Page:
Let us start with tropical Babassu oil which comes from seeds of the babassu palm tree, grown in the rain forest of South America. Some soap makers use this oil in higher volumes,
as a carrier oil, to replace palm or coconut oil. Babassu is like coconut oil as it readily melts when it touches your skin. This oil moisturizes your hair and skin and is easily absorbed. It is a lightweight oil and will not make your skin feel greasy. This oil is usually pale yellow in color and blends well with other oils to create a clean white bar.
Anecdotal reports from countries of Brazil, Suriname, and Bolivia where this oil is used in cooking, tout the nutrient dense composition of high myristic and lauric acid content claiming use of this oil boost’s cognitive function and increase energy levels. Much of the research of the benefits of this oil has been conducted on animals or in test tubes. Others report that parts of the plant are used for stomach problems to reduce inflammation or other skin conditions.’ Although there are a few articles suggesting the health benefits for incorporating this oil in skin care products, a cautionary statement is necessary. Topical use can irritate those with sensitive skin. Babassu oil is not recommended during pregnancy because it can affect hormone levels which can be dangerous for the unborn child. Additionally, those with thyroid problems may experience hormonal side effects. Human studies are needed to clarify these reports of adverse reactions.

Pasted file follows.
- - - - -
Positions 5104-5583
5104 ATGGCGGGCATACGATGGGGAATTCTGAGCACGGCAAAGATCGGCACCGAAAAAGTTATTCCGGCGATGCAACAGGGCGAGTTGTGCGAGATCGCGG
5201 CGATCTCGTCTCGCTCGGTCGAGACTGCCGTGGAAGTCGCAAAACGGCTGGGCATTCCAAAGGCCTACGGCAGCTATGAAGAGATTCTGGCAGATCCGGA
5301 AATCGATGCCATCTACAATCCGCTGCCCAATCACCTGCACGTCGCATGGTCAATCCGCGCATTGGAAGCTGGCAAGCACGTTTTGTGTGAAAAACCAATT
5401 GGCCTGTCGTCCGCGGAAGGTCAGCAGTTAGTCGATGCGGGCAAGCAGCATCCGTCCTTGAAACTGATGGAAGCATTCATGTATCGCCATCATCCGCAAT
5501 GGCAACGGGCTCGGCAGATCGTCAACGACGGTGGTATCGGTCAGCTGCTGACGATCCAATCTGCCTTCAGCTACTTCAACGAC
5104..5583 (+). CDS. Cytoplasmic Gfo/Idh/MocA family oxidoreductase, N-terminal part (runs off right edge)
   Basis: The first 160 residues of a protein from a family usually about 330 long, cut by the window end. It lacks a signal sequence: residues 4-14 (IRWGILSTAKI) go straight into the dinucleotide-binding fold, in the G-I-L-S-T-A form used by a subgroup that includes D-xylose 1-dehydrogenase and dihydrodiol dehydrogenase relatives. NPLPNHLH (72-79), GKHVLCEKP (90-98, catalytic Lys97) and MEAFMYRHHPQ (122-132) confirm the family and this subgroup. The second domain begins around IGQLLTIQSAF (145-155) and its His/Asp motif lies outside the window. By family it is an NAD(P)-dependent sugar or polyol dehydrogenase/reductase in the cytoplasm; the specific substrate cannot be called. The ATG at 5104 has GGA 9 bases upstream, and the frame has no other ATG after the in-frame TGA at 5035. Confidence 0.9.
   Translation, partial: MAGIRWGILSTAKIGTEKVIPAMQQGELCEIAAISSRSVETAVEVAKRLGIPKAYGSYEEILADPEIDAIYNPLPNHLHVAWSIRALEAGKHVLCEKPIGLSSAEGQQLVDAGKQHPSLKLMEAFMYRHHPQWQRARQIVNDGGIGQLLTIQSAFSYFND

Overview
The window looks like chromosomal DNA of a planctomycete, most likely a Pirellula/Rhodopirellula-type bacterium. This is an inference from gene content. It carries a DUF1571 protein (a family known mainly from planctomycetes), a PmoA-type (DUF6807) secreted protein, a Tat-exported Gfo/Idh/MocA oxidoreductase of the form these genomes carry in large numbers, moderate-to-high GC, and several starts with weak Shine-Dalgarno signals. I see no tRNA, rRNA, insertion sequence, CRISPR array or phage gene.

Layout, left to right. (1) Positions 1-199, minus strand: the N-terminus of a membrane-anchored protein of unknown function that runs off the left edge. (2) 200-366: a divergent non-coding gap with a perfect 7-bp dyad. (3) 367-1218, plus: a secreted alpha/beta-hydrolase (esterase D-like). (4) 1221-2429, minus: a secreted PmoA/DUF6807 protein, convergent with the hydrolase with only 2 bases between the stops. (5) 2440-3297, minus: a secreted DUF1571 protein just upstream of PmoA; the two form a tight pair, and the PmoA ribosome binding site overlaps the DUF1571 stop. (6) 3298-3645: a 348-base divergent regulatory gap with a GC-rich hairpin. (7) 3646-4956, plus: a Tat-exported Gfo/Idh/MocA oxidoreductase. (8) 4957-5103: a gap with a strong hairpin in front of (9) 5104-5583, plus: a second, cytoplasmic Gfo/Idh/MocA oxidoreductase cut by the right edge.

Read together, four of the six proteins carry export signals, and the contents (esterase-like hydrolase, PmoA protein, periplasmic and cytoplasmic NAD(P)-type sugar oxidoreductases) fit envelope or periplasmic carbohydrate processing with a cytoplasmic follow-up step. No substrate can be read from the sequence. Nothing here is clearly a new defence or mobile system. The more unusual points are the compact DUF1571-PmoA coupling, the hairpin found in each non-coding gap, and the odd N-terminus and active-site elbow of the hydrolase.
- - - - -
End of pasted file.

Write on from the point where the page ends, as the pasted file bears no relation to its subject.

Cocoa butter comes from the Cacao tree which grows in tropical climates such as South America, the Hawaiian Islands, Asia, and other tropical regions around the world. Cocoa butter is harvested from Theobroma Cacao beans and is packed with vitamins A, B1, B2, C, E and K, dopamine, tryptophan, zinc, and omega 6 and omega 9.’ Wow, so now we know why chocolate has such an appeal! Cocoa butter is full of antioxidants that help reduce
wrinkles as it protects your skin from the harmful UV rays of the sun. Cocoa butter consists of Oleic, Palmitic, and stearic acid, all beneficial fatty acids that provide a protective barrier, keeping the skin healthy and hydrated. Cocoa butters’ conditioning power can be attained with small amounts in cold-process soap making. If you want to keep the cocoa sensation, try this hard oil in the raw state as you make your next bar of soap, lip balm or hand salve.